Recantation neither right nor safe

Group 236


Rarely in human history has one individual’s views had such an immediate and far-reaching impact. After the debates between Johann Eck and Martin Luther in 1519, the Holy Roman Emperor Charles V invited the rebellious monk to Worms before him and the Diet, a formal deliberative assembly of the whole Empire. Luther accepted the opportunity to defend his views.

At the assembly, he argued forcefully that Scripture did not grant the authority that the Pope had long claimed to rule the medieval church. Luther also called for extensive theological and institutional reforms. Standing before the Emperor and a large gathering of distinguished church officials, Luther clarified point-by-point.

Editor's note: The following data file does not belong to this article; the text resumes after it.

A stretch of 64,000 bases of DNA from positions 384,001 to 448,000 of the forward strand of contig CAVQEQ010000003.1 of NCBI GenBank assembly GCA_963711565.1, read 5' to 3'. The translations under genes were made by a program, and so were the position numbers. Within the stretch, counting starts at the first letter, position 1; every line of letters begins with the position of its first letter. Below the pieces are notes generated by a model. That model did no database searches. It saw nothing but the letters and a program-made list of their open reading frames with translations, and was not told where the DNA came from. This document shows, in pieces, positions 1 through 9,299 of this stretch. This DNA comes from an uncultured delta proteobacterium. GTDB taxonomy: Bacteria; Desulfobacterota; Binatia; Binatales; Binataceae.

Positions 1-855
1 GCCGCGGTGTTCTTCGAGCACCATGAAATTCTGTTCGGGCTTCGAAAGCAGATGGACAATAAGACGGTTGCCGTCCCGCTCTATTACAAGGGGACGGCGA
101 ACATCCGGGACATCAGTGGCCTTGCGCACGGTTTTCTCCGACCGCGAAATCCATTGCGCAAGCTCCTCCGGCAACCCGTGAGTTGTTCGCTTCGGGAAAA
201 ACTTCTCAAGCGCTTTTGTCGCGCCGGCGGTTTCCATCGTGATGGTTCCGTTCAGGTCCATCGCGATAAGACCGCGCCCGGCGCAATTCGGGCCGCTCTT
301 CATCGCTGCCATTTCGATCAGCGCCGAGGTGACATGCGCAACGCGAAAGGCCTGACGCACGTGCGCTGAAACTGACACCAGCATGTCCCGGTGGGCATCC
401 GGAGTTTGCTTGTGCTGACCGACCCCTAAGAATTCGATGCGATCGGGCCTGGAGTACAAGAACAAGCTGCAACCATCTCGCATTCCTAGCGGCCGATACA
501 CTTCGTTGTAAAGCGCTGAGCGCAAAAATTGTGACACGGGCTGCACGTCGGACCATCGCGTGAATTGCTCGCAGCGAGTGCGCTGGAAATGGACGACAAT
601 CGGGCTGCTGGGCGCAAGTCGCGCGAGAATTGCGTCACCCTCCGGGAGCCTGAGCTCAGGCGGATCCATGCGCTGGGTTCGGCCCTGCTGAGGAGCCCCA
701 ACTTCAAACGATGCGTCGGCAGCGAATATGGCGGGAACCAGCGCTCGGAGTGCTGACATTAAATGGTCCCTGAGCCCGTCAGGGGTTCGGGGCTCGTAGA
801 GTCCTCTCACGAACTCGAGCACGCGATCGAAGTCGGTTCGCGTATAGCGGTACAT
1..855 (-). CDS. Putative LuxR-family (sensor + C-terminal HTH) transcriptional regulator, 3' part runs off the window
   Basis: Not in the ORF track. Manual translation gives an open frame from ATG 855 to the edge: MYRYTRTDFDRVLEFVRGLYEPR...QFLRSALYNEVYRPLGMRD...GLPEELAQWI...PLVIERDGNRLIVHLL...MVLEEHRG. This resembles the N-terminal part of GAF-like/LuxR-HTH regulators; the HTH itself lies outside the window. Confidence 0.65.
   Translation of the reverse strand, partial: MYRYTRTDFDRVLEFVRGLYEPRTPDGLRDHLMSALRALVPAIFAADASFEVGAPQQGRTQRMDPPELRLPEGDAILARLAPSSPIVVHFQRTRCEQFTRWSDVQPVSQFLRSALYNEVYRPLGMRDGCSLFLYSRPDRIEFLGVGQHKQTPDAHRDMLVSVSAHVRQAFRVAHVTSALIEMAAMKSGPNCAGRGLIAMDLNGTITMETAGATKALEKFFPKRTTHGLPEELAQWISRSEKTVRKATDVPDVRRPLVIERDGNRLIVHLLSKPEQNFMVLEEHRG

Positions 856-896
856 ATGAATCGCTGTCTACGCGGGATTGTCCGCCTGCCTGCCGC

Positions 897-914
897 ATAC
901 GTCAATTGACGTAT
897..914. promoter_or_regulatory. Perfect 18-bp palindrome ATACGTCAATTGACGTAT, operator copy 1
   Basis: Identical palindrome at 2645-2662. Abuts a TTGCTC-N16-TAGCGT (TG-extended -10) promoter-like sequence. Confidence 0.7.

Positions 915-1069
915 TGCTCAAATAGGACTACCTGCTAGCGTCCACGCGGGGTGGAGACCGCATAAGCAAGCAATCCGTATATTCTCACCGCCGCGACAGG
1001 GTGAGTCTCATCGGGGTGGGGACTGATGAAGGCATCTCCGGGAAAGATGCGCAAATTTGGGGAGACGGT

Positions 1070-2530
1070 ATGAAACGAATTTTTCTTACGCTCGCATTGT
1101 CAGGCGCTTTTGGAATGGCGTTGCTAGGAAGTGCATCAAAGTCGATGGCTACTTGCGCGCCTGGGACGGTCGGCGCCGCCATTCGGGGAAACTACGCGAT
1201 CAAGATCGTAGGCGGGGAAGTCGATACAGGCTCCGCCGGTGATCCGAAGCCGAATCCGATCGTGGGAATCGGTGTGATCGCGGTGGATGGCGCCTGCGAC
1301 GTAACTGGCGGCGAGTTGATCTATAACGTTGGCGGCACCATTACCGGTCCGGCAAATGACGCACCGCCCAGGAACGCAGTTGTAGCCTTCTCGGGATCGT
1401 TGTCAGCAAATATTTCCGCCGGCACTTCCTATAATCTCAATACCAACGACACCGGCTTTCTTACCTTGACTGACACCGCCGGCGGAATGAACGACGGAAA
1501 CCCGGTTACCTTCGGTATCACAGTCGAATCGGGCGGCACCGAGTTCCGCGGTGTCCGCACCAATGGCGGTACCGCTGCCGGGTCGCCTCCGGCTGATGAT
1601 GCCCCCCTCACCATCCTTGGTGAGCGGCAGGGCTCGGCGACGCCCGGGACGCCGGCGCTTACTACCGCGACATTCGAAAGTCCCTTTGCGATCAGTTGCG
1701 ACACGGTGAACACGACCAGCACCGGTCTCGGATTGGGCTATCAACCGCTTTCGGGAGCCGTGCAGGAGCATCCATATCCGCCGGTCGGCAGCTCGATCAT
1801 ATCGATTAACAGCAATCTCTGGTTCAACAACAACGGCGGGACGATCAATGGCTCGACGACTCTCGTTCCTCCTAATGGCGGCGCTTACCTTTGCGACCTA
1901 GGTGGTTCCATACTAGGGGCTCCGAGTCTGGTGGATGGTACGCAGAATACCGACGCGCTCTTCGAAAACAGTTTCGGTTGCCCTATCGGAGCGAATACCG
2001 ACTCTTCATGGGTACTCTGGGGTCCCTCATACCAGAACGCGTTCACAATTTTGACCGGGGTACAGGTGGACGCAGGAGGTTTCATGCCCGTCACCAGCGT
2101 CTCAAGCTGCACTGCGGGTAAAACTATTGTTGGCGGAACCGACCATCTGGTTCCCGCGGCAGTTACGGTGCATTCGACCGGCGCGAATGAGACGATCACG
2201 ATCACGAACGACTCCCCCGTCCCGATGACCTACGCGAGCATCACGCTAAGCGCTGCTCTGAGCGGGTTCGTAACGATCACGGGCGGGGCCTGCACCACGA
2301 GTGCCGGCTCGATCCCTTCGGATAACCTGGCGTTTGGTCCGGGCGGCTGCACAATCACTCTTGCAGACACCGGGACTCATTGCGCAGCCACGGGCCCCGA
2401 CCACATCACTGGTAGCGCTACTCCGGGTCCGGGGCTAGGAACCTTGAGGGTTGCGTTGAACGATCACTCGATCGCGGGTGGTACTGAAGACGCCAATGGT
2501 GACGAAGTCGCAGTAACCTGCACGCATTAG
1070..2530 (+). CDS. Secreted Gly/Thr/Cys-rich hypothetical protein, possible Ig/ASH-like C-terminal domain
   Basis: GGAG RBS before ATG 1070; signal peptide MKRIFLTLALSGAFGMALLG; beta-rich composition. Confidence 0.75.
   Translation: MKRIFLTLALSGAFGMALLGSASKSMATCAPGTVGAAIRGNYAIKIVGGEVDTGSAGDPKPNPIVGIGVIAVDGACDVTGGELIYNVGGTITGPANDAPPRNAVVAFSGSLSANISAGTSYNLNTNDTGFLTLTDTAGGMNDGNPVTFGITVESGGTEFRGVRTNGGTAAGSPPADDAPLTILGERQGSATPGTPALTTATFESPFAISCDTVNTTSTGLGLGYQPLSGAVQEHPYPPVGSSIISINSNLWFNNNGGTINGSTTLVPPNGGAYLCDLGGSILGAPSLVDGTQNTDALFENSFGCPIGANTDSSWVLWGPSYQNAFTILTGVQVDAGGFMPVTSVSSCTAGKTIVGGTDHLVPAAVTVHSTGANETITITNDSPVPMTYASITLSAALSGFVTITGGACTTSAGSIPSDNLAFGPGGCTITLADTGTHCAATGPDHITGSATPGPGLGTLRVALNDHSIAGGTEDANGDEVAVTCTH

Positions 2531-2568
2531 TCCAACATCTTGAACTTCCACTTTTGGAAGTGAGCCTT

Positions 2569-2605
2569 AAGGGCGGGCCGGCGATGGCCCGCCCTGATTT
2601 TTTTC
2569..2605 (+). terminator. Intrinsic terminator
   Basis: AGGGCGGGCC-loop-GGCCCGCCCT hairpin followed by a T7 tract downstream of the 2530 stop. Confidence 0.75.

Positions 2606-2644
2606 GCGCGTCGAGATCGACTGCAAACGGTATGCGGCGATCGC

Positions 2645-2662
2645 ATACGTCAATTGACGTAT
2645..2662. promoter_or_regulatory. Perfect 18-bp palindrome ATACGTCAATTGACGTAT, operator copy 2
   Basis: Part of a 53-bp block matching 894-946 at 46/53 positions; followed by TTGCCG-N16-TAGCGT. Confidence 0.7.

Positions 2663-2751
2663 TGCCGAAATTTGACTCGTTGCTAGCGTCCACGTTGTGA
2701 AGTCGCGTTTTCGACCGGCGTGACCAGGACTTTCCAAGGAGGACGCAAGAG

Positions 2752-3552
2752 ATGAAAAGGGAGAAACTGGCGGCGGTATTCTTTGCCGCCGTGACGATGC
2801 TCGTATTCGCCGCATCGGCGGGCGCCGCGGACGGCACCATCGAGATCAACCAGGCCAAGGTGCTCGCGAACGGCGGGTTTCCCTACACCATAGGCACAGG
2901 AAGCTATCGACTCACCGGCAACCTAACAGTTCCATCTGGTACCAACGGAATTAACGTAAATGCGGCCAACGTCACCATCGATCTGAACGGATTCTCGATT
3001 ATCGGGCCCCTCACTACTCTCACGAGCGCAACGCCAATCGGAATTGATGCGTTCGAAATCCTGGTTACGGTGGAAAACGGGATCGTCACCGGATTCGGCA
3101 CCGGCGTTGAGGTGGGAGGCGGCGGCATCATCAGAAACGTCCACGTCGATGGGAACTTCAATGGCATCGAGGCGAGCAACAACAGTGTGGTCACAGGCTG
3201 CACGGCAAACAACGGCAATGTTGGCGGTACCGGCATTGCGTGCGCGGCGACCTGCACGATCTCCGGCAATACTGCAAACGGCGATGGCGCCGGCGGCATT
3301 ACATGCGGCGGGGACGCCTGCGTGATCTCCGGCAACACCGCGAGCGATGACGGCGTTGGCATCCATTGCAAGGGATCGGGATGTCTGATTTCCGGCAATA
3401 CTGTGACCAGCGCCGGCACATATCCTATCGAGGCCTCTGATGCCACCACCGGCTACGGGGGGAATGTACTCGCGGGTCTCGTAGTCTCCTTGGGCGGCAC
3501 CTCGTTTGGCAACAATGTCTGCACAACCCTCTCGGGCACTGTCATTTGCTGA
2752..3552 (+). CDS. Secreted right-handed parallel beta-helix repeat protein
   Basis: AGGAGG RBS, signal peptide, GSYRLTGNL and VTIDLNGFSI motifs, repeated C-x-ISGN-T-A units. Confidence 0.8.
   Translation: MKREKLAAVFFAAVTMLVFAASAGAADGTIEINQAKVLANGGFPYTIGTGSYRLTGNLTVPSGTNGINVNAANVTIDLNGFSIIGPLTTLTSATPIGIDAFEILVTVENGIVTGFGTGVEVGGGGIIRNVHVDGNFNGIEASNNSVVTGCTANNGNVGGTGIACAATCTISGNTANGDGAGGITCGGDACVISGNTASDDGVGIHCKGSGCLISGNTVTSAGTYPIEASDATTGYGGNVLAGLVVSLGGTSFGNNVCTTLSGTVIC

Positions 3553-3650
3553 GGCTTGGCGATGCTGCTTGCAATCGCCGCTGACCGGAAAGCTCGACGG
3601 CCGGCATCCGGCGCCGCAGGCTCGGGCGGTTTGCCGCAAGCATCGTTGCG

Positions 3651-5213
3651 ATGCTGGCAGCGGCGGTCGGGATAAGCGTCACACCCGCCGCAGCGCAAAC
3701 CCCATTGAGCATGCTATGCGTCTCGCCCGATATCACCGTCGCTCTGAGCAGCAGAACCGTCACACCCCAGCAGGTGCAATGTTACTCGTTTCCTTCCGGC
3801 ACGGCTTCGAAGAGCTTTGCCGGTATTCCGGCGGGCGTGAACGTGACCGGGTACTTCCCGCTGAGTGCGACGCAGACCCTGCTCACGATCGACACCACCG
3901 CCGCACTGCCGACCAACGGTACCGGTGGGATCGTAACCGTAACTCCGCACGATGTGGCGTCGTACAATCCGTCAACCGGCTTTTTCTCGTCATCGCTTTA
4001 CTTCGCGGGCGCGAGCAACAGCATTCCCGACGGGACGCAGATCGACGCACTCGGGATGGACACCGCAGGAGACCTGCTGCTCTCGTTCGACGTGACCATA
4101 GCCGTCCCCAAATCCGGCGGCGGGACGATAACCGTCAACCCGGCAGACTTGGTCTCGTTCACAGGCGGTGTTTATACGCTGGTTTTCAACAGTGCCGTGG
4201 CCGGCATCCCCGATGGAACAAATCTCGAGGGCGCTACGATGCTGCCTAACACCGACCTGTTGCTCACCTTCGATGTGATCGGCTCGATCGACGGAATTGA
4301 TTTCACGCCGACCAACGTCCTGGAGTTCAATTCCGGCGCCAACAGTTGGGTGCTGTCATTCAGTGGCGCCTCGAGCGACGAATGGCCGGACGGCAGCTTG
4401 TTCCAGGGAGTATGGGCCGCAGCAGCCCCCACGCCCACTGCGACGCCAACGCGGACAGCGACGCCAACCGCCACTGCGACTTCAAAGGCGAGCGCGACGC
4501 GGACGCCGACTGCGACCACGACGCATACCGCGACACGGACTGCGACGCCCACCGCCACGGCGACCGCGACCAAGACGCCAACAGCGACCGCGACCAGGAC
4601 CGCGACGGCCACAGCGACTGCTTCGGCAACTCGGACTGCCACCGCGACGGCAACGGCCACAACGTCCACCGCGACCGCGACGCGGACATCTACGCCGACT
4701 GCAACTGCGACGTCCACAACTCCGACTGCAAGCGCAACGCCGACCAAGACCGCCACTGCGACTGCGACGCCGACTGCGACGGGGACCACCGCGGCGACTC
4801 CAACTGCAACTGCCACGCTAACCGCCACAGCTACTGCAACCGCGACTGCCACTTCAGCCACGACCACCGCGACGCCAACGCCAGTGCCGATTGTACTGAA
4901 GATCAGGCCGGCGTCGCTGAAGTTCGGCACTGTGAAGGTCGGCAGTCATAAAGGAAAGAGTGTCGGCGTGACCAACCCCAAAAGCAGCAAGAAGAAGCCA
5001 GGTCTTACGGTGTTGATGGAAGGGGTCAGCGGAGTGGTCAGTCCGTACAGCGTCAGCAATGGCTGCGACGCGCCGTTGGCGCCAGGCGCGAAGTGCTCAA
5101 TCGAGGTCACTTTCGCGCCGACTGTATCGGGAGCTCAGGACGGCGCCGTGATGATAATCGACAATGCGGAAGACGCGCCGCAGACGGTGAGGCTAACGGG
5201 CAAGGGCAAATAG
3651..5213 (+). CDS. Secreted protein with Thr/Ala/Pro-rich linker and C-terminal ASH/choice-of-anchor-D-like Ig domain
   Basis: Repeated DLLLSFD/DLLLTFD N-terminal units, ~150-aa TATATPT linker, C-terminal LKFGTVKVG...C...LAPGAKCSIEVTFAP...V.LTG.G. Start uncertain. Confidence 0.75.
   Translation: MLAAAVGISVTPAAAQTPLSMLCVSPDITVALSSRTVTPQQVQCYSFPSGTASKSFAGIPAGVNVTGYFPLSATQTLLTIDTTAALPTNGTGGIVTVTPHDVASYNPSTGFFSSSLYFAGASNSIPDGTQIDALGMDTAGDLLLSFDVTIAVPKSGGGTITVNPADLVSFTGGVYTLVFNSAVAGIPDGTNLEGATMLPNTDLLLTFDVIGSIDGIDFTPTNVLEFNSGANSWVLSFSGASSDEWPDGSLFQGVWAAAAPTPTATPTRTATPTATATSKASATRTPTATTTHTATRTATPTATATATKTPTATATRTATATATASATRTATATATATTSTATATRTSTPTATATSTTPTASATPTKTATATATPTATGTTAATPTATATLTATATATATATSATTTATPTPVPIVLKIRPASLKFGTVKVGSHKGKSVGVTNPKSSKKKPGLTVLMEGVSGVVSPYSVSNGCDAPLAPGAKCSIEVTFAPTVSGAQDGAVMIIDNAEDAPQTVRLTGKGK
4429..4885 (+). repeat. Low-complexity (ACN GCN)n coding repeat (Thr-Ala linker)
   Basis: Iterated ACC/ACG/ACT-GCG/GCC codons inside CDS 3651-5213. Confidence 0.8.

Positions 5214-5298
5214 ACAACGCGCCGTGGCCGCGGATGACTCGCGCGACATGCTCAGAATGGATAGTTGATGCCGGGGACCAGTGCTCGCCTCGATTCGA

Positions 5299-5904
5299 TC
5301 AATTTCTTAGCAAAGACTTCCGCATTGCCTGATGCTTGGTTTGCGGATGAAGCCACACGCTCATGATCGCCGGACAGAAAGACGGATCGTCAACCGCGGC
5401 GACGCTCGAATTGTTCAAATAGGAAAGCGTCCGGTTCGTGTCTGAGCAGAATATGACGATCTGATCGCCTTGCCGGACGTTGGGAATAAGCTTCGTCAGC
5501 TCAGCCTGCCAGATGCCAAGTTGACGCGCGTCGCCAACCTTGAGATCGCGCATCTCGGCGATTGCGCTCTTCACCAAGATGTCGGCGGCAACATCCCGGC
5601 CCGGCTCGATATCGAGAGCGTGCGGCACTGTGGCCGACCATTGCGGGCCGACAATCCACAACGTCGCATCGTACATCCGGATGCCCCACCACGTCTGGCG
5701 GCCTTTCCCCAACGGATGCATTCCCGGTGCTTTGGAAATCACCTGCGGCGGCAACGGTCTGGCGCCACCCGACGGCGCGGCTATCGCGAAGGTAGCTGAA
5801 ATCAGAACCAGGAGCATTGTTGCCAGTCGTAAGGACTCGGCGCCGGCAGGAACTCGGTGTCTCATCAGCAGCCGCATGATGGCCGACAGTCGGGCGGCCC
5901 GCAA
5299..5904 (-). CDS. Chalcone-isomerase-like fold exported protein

When told he must recant them, Luther boldly declared: “I cannot and I will not recant anything, for to go against conscience is neither right nor safe. Here I stand; I cannot do otherwise. God help me.”

The next day, the Emperor labelled him “a notorious heretic” and condemned his followers. He did, however, give Luther safe passage back to Wittenberg as a gesture to Luther’s patron, Frederick of Saxony. On April 26, Luther left Worms, traveling with a contingent of guards but also fearful for his safety.